October’s Yoga With Paul Newsletter is here!
Enjoy – and happy Halloween 🙂
October’s Yoga With Paul Newsletter is here!
Enjoy – and happy Halloween 🙂
All the Halloween skeletons rattling around got me thinking about bone health. Weight-bearing exercises like running and weight-lifting build bone density and help prevent osteoporosis. Did you know that yoga is a weight-bearing exercise?
When you do yoga postures your muscles are pulling on your bones, creating a pressure that stimulates bone cells to build new tissue, creating stronger bones.
Yoga also helps improve your joints by circulating synovial fluid, and stimulating the connective tissues around the joints to make them stronger and more mobile.
In a 90-minute Bikram class you work every major muscle group in your body, influencing your whole skeletal system. You gain strength and build bone without any of the common risks of injury from impact sports like running, and without having to pump iron. Not only that, the balance and flexibility you develop through yoga can help prevent falls or other injuries.
Questions about bone or joint problems? Ask in the comments!
Join me for Warm Vinyasa Flow at Hot Bikram Yoga London Bridge studio, starting 5 November. I will be teaching the 90-minute class at 6:30-8PM every Thursday.
Flow Yoga, also known as Vinyasa (Surya Namaskara) is a sequence of flowing movement at the beginning of the class to warm the body, moving in motion with the breath. This will help bring flexibility to all the muscles and joints and wake up the nervous system.
A gentle, yet powerful series of balancing, stretching, back bending, twisting and mild inverted postures will follow.
During the Flow practice, music will be played. Music can calm and uplift you in so many ways and make the mind at ease when the yoga practice becomes challenging. This class is practised in a warm room and is suitable for all levels from total beginners through to advanced. The class will predominantly follow the same sequence every time.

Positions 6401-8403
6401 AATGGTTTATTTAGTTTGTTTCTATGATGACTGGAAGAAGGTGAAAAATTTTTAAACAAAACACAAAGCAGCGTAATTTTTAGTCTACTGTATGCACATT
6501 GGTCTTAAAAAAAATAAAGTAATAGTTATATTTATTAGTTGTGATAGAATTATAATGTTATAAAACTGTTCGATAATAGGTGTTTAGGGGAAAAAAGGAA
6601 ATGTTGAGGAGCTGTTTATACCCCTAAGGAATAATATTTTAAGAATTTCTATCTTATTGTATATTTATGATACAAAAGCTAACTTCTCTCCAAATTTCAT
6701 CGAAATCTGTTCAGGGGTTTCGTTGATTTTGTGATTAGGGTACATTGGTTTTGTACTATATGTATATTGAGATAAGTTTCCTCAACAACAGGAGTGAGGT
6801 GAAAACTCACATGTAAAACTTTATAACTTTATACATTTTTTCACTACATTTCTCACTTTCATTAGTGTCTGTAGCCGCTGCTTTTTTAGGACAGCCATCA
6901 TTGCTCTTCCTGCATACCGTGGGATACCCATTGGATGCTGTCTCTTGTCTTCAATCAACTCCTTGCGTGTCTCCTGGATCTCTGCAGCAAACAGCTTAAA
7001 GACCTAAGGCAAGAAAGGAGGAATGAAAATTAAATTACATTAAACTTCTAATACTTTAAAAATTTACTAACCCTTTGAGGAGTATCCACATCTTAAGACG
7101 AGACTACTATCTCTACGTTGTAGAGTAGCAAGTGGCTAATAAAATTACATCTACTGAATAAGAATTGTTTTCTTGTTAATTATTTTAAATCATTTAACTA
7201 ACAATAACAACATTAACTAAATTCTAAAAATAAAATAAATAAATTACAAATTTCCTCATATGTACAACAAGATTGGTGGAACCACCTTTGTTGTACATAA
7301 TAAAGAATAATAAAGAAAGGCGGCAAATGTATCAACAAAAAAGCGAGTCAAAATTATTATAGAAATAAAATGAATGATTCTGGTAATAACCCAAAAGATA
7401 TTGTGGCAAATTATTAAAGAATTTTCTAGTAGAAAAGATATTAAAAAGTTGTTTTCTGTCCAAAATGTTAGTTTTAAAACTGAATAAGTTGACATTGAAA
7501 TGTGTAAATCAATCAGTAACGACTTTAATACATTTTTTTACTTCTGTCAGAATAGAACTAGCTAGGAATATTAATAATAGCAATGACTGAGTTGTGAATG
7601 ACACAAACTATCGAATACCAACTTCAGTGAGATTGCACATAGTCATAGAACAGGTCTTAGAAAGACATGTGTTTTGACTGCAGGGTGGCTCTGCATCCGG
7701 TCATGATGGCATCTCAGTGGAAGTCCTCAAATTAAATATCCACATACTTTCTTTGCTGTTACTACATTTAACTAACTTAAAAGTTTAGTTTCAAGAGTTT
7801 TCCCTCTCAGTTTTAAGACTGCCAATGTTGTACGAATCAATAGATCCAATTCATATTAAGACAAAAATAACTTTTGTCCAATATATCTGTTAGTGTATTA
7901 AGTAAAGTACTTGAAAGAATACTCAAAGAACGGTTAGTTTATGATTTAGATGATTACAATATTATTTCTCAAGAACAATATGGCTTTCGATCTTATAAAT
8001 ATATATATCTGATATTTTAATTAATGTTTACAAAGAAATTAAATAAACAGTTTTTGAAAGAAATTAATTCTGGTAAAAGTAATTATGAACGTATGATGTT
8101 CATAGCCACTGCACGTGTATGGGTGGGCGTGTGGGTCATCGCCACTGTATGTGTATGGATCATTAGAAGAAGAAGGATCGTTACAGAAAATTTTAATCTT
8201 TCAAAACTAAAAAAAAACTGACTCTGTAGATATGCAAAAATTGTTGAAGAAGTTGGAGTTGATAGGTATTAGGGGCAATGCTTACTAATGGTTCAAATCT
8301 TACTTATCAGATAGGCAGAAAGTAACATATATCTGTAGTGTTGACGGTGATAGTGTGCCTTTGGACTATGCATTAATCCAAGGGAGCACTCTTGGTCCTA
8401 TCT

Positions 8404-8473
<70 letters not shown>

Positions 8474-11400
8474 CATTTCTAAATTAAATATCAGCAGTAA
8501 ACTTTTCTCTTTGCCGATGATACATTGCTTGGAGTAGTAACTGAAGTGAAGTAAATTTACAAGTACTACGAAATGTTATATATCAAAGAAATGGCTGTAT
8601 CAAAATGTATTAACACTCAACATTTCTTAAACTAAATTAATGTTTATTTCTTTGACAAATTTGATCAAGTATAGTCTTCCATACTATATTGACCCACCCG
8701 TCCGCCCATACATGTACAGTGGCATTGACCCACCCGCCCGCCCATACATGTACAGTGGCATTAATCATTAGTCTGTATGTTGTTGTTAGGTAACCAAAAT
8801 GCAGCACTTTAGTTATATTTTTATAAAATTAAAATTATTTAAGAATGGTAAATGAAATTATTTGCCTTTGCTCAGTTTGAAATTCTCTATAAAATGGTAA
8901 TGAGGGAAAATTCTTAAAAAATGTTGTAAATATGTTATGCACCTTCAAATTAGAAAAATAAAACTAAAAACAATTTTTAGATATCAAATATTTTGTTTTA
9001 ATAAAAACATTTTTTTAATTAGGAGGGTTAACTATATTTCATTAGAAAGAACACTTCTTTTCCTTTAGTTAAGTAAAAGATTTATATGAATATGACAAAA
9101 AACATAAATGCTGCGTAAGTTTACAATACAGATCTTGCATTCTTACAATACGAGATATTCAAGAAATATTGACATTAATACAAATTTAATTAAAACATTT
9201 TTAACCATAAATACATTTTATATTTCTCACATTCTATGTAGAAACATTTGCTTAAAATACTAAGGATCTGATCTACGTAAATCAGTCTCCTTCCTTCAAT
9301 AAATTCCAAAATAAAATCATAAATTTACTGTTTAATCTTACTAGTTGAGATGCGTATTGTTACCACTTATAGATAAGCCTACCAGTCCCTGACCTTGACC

Yoga is a practice that opens us physically. It should also be a practice that opens us mentally.
We begin each Bikram class with pranayama breathing to open our lungs and chest. We open our hips with triangle pose, we release our spine, shoulders, knees, ankles… by the end of 90 minutes we have systemically opened every part of our body.
This openness however, should go far beyond our physical being. As we move though yoga asanas we can observe the ways our actions influence our own emotional state. We learn through regular practice that we can change aspects of ourselves. We discover that our limits are not fixed. We experience being part of a community. All these things should move and inspire us to greater openness in our lives: emotional, intellectual and spiritual.
Openness means taking the wisdom of yoga into our relationships and daily interactions. It means being soft, strong, disciplined, persistent and kind with our friends, lovers, colleagues, children, and enemies.
Openness is strong and positive. It means accepting difficulties with patience and handling conflict with grace. Openness enables us to see things from other people’s point of view while maintaining our perspective. It is not just a physical state, it is a way of relating to the world.